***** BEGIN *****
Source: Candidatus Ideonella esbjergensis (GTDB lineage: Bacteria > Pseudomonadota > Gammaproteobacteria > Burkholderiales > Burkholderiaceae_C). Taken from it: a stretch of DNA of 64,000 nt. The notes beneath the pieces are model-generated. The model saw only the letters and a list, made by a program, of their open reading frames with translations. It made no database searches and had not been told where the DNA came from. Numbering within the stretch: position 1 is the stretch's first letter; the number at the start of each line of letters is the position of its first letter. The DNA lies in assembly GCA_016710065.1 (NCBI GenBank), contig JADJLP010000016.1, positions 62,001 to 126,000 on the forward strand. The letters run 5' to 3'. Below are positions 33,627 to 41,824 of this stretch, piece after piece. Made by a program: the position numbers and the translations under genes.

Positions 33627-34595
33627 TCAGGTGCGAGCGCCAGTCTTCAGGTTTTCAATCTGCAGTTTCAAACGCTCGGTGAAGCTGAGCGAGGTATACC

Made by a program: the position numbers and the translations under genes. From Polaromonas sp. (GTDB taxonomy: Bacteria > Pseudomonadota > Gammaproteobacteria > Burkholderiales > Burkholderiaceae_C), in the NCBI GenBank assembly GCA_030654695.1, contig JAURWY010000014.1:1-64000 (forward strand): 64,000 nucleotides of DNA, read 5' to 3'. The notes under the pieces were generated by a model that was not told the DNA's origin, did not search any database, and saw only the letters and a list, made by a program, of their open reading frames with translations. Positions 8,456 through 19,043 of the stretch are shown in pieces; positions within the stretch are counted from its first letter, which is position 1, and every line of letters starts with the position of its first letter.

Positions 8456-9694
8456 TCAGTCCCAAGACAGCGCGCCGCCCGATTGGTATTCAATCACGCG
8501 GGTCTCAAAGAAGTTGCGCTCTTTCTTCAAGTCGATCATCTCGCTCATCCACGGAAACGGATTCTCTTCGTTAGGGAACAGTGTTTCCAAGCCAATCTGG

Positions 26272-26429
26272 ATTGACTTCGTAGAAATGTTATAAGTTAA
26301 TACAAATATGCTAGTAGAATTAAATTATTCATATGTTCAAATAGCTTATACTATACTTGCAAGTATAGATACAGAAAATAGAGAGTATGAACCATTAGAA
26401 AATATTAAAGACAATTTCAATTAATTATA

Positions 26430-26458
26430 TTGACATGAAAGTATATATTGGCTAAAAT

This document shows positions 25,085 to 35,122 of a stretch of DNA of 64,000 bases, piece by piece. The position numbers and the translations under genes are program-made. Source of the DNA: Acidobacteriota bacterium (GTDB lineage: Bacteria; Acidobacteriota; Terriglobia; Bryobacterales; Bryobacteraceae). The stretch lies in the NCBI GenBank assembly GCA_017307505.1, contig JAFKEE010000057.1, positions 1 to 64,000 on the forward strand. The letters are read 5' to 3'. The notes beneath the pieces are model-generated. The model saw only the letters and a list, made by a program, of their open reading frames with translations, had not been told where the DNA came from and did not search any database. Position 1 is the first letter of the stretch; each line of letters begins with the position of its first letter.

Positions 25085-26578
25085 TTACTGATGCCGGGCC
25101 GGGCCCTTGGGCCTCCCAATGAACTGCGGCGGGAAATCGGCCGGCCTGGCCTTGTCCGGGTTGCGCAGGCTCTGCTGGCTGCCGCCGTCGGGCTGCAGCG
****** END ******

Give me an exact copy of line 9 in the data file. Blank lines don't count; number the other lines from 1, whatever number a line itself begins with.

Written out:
26272 ATTGACTTCGTAGAAATGTTATAAGTTAA